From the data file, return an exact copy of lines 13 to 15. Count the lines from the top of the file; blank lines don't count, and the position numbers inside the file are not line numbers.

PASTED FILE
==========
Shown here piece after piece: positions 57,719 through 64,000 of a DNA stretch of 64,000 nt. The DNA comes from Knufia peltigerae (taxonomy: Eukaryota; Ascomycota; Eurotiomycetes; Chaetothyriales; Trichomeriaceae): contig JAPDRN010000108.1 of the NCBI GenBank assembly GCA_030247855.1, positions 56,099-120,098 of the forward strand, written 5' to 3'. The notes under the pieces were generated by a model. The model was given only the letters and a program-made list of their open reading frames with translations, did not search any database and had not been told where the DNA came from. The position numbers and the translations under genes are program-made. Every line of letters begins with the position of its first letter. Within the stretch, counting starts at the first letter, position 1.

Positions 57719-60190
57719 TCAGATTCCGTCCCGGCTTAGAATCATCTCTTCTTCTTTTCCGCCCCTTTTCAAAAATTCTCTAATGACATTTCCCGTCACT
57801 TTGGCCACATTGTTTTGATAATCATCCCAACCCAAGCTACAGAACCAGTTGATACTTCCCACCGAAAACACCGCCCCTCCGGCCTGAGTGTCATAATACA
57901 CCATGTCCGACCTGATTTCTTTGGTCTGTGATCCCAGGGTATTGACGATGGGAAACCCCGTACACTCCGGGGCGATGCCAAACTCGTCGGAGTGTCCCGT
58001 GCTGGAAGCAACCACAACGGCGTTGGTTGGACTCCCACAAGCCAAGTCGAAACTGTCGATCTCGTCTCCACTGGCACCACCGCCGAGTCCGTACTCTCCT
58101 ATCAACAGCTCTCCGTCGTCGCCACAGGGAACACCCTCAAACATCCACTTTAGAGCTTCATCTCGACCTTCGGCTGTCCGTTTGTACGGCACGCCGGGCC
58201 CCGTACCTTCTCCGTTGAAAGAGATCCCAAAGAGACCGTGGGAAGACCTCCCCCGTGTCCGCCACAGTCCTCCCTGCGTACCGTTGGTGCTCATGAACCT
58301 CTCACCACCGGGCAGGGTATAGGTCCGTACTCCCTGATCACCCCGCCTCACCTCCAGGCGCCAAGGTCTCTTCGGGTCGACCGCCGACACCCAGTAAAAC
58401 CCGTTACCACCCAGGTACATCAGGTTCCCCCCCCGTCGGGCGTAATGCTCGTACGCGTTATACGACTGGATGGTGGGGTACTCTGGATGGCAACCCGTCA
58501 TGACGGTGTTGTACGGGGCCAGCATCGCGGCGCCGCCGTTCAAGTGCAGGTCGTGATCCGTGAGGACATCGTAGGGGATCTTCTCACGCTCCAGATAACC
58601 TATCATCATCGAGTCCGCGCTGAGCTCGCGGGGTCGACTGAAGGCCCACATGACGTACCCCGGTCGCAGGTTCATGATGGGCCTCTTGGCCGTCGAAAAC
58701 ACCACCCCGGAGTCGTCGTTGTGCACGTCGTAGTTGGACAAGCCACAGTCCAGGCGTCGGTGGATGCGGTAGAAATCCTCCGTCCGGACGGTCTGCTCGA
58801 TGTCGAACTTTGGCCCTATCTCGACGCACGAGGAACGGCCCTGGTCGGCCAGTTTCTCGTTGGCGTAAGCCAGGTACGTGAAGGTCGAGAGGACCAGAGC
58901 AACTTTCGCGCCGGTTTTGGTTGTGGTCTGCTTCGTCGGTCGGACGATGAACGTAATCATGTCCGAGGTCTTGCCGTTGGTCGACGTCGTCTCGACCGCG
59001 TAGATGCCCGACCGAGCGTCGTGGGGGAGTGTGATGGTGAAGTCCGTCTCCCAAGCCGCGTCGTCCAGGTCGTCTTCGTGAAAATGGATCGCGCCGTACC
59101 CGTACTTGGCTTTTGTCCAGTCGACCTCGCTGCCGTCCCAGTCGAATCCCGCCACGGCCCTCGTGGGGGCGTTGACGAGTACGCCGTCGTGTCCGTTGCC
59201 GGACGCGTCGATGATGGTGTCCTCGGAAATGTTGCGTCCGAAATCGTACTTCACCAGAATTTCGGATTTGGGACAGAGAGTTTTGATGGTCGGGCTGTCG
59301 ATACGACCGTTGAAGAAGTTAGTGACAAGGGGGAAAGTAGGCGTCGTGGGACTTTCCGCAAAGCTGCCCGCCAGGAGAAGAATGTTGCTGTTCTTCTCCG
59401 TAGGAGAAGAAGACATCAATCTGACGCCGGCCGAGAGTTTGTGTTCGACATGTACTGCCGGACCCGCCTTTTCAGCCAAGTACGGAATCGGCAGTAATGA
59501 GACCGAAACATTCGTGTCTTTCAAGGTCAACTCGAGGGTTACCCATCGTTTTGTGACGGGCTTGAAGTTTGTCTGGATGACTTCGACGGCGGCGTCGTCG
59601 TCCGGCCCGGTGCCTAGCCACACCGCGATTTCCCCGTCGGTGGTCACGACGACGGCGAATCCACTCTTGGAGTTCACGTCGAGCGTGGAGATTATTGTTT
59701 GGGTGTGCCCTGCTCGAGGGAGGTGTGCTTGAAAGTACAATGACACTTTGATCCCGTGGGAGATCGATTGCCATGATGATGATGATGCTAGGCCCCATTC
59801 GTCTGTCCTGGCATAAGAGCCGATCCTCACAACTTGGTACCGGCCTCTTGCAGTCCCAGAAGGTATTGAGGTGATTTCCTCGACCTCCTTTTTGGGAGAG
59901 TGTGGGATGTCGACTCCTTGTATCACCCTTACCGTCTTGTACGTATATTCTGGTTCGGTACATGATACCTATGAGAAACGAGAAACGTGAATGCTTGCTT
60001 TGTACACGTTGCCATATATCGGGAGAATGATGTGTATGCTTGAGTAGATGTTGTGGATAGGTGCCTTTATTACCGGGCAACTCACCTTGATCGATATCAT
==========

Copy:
58701 ACCACCCCGGAGTCGTCGTTGTGCACGTCGTAGTTGGACAAGCCACAGTCCAGGCGTCGGTGGATGCGGTAGAAATCCTCCGTCCGGACGGTCTGCTCGA
58801 TGTCGAACTTTGGCCCTATCTCGACGCACGAGGAACGGCCCTGGTCGGCCAGTTTCTCGTTGGCGTAAGCCAGGTACGTGAAGGTCGAGAGGACCAGAGC
58901 AACTTTCGCGCCGGTTTTGGTTGTGGTCTGCTTCGTCGGTCGGACGATGAACGTAATCATGTCCGAGGTCTTGCCGTTGGTCGACGTCGTCTCGACCGCG